Debbie Cleveland leads the Acappellooza women’s chorus in rehearsal for their performance at the Blanche M. Touhill Performing Arts Center. (Photo by August Jennewein)

Sebi Santiago-Rivas expected to get a lot of practice singing when he signed up to come to Acappellooza Summer, but he got much more.

The recent high school graduate learned that he has a passion for barbershop music and met a strong network of talented singers.

“I’m meeting future stars,” said Santiago-Rivas, who attended Acappellooza from Philadelphia. Acappellooza is the week-long camp for a cappella singers hosted by the University of Missouri–St. Louis.

In 2014, the camp attracted 80 students from grades 9-12 to the UMSL campus. Jim Henry, associate professor of music and UMSL’s music department chair and head of choral studies, developed the camp to provide opportunities for devoted singers to get experience that they might not get at home.

Participants spent the week living on campus at UMSL and many hours per day training and rehearsing for a Friday evening concert at the Blanche M. Touhill Performing Arts Center. Members of the barbershop groups Ambassadors of Harmony and Double Date also aided in mentoring students.

Programs like Acappellooza are crucial for developing young musicians at a time when schools are cutting music budgets, Henry said. The students of Acappellooza display a high devotion to music.

“Here we are, surrounded by kids who are passionate about music, motivated by the arts, and who are living examples of the innumerable benefits of arts education. Yet more and more politicians and school districts are neglecting them,” Henry said. “They’re here working from 9 to 5. It takes a certain kind of kid to do that.”

Jim Henry, far left, leads the Acappellooza men’s chorus in a rehearsal for a performance at the Blanche M. Touhill Performing Arts Center. (Photo by August Jennewein)

A cappella requires singers to perform without the aid of musical instruments. Because of this, a cappella singers have to tune their voices to each other. The result is music created by the blending of the specific voices.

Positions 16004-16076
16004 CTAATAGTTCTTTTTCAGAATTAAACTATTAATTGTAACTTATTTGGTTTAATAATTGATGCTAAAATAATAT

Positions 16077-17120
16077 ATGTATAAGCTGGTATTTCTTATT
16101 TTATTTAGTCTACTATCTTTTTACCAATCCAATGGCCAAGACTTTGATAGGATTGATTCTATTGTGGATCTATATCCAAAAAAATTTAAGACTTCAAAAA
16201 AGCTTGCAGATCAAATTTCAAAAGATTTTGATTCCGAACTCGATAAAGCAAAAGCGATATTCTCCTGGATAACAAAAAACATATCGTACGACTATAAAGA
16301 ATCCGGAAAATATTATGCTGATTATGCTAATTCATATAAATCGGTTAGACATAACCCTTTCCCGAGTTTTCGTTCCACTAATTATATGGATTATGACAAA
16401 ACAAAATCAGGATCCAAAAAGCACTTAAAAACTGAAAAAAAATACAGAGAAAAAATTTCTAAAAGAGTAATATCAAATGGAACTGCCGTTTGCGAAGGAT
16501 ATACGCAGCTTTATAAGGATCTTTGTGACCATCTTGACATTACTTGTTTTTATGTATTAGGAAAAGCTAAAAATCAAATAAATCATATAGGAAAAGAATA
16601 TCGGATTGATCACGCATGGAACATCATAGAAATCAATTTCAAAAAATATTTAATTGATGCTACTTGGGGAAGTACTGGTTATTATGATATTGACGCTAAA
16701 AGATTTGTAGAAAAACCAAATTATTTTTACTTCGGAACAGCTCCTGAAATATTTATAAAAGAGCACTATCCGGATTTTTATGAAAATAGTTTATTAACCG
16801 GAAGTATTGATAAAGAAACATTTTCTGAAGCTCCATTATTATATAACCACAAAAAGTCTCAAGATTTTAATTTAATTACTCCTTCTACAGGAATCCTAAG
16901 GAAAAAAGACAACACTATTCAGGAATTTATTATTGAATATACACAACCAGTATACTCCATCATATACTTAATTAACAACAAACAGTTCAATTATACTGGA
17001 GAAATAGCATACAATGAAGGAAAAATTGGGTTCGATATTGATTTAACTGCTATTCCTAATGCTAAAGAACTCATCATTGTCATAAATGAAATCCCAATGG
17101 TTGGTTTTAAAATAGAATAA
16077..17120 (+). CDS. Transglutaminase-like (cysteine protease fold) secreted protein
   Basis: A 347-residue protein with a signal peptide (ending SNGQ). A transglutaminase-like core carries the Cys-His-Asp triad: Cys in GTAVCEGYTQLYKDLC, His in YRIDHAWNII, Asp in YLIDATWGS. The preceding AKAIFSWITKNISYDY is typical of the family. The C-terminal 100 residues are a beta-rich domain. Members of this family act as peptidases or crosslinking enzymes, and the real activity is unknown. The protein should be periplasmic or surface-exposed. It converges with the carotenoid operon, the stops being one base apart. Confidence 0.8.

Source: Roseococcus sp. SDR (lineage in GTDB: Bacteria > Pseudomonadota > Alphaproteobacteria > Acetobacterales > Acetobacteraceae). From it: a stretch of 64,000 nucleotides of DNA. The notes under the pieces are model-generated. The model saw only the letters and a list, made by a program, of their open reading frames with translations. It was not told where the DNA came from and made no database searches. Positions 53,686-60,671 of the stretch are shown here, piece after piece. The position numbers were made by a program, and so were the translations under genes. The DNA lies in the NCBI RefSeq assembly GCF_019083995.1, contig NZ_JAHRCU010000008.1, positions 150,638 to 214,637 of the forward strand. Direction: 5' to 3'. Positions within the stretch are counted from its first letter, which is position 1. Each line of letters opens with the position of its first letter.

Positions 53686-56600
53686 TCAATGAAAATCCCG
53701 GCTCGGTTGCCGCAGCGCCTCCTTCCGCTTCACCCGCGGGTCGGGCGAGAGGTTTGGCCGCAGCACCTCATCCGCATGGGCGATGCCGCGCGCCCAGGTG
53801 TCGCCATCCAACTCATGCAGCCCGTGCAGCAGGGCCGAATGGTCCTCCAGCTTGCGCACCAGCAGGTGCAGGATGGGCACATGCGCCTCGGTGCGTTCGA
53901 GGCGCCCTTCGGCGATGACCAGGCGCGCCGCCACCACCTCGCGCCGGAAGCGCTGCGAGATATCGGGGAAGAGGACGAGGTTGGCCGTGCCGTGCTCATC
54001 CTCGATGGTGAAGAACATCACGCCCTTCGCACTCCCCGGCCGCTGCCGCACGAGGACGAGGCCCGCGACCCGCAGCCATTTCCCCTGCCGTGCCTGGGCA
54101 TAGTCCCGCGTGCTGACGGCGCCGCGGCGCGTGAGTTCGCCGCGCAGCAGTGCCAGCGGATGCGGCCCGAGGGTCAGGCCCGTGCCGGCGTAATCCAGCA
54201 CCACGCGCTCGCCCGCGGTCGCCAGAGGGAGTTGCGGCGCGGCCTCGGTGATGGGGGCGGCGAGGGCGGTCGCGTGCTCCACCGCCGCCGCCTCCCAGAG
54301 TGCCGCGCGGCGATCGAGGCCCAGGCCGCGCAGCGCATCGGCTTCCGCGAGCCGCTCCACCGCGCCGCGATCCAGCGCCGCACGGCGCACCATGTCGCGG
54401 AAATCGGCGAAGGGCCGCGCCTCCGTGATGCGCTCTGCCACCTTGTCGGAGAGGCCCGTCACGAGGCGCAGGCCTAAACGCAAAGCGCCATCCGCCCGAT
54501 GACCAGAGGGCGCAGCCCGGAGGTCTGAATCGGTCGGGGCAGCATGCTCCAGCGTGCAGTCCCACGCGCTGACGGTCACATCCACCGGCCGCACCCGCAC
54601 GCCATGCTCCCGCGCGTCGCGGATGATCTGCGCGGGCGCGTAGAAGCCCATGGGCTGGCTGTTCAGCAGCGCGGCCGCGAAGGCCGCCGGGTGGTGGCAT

“There’s nothing quite like blending your voice in perfect harmony with other voices. The feeling goes right to your bone marrow. It really can change your life,” Henry said.

A cappella music is a long-standing tradition but one whose popularity seems to be revived periodically, said Debbie Cleveland, a performer and choral director from Tampa, Fla. Lately, shows like “Glee” and movies like “Pitch Perfect” have driven students to the musical form.

“A cappella groups have been on college campuses for a long time, but each generation discovers it for themselves,” said Cleveland, who directed the women’s chorus at Acappellooza.

Students participating in the camp exhibited that excitement.

Jake McKie became interested in a cappella music through his father, who is a member of the Ambassadors of Harmony. He’s attracted to the style because of the collaboration with fellow singers.

“A cappella is not a solo thing,” said McKie, a student at Westminster Christian Academy and University City, Mo., resident. “I love the community it creates and the people you get to be around. I love this environment and these people.”

Jocelyn Sanders, a student at Francis Howell Central High School from St. Peters, Mo., was also attracted by the communal aspect of the music.

“I like how it doesn’t rely on music,” Sanders said. “Everything relies on everyone working together.”

The UMSL Experience

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Rachel Webb

Rachel Webb

Eye on UMSL: A day in the life
Eye on UMSL: A day in the life

Students from UMSL’s College of Optometry and College of Nursing participated in a simulation designed to expose them to the complexities of poverty.

Eye on UMSL: A day in the life

Students from UMSL’s College of Optometry and College of Nursing participated in a simulation designed to expose them to the complexities of poverty.

Eye on UMSL: A day in the life

Students from UMSL’s College of Optometry and College of Nursing participated in a simulation designed to expose them to the complexities of poverty.